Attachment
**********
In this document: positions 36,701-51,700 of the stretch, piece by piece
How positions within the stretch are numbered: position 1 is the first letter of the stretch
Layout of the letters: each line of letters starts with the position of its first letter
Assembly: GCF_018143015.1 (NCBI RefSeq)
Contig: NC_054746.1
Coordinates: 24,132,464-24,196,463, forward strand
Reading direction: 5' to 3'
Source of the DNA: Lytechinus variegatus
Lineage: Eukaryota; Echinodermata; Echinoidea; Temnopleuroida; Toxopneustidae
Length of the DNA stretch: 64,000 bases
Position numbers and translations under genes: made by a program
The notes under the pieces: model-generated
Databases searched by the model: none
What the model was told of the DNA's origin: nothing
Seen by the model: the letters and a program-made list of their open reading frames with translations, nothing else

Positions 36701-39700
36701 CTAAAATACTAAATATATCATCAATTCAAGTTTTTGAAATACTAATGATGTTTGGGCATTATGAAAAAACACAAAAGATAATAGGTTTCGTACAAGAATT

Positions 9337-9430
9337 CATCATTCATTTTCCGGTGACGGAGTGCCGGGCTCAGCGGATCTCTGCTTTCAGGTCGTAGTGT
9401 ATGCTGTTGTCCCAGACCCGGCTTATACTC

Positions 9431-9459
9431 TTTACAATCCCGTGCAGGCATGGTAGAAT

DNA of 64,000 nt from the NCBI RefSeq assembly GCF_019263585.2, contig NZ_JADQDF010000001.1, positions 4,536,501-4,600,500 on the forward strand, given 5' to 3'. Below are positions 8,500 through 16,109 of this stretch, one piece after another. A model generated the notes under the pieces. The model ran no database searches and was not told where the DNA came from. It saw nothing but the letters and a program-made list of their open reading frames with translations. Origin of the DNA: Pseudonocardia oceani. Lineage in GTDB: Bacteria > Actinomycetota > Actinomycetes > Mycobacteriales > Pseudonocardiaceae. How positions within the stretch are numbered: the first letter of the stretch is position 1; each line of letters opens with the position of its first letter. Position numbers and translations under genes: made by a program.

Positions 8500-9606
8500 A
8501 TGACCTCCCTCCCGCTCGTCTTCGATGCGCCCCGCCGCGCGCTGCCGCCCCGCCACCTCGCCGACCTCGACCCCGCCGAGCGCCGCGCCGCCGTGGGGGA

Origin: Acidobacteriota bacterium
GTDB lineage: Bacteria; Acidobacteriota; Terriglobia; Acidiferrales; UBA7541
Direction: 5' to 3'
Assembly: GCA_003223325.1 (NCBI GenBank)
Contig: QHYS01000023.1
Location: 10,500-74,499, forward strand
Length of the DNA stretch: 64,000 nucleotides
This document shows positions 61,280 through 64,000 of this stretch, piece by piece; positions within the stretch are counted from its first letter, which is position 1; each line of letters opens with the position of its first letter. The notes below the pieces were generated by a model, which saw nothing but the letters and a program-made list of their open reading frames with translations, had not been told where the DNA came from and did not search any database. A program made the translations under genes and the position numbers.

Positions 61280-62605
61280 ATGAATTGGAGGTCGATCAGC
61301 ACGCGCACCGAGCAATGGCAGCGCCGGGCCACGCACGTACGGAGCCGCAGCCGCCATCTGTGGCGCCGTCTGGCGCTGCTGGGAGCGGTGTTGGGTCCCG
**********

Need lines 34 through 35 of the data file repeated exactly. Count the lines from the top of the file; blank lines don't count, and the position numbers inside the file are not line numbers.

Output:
This document shows positions 61,280 through 64,000 of this stretch, piece by piece; positions within the stretch are counted from its first letter, which is position 1; each line of letters opens with the position of its first letter. The notes below the pieces were generated by a model, which saw nothing but the letters and a program-made list of their open reading frames with translations, had not been told where the DNA came from and did not search any database. A program made the translations under genes and the position numbers.

Positions 61280-62605